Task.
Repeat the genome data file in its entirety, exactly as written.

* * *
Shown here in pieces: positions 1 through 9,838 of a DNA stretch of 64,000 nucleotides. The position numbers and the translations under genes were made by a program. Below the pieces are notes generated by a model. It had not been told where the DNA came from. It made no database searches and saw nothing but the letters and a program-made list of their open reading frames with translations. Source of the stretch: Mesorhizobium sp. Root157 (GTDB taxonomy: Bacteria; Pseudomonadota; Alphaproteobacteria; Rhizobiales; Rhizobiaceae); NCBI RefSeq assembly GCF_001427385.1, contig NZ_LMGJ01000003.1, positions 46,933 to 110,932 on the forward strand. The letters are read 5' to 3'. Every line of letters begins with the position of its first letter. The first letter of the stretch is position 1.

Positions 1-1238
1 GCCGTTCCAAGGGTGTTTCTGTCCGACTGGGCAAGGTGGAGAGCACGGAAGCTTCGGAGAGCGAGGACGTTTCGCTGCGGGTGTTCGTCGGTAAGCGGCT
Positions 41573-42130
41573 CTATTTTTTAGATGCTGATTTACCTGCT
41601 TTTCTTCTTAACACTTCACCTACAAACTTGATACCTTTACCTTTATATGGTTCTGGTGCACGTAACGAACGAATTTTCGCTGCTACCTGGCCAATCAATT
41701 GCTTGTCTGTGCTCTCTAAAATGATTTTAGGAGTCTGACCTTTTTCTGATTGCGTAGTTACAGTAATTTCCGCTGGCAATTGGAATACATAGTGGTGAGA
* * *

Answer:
Shown here in pieces: positions 1 through 9,838 of a DNA stretch of 64,000 nucleotides. The position numbers and the translations under genes were made by a program. Below the pieces are notes generated by a model. It had not been told where the DNA came from. It made no database searches and saw nothing but the letters and a program-made list of their open reading frames with translations. Source of the stretch: Mesorhizobium sp. Root157 (GTDB taxonomy: Bacteria; Pseudomonadota; Alphaproteobacteria; Rhizobiales; Rhizobiaceae); NCBI RefSeq assembly GCF_001427385.1, contig NZ_LMGJ01000003.1, positions 46,933 to 110,932 on the forward strand. The letters are read 5' to 3'. Every line of letters begins with the position of its first letter. The first letter of the stretch is position 1.

Positions 1-1238
1 GCCGTTCCAAGGGTGTTTCTGTCCGACTGGGCAAGGTGGAGAGCACGGAAGCTTCGGAGAGCGAGGACGTTTCGCTGCGGGTGTTCGTCGGTAAGCGGCT
Positions 41573-42130
41573 CTATTTTTTAGATGCTGATTTACCTGCT
41601 TTTCTTCTTAACACTTCACCTACAAACTTGATACCTTTACCTTTATATGGTTCTGGTGCACGTAACGAACGAATTTTCGCTGCTACCTGGCCAATCAATT
41701 GCTTGTCTGTGCTCTCTAAAATGATTTTAGGAGTCTGACCTTTTTCTGATTGCGTAGTTACAGTAATTTCCGCTGGCAATTGGAATACATAGTGGTGAGA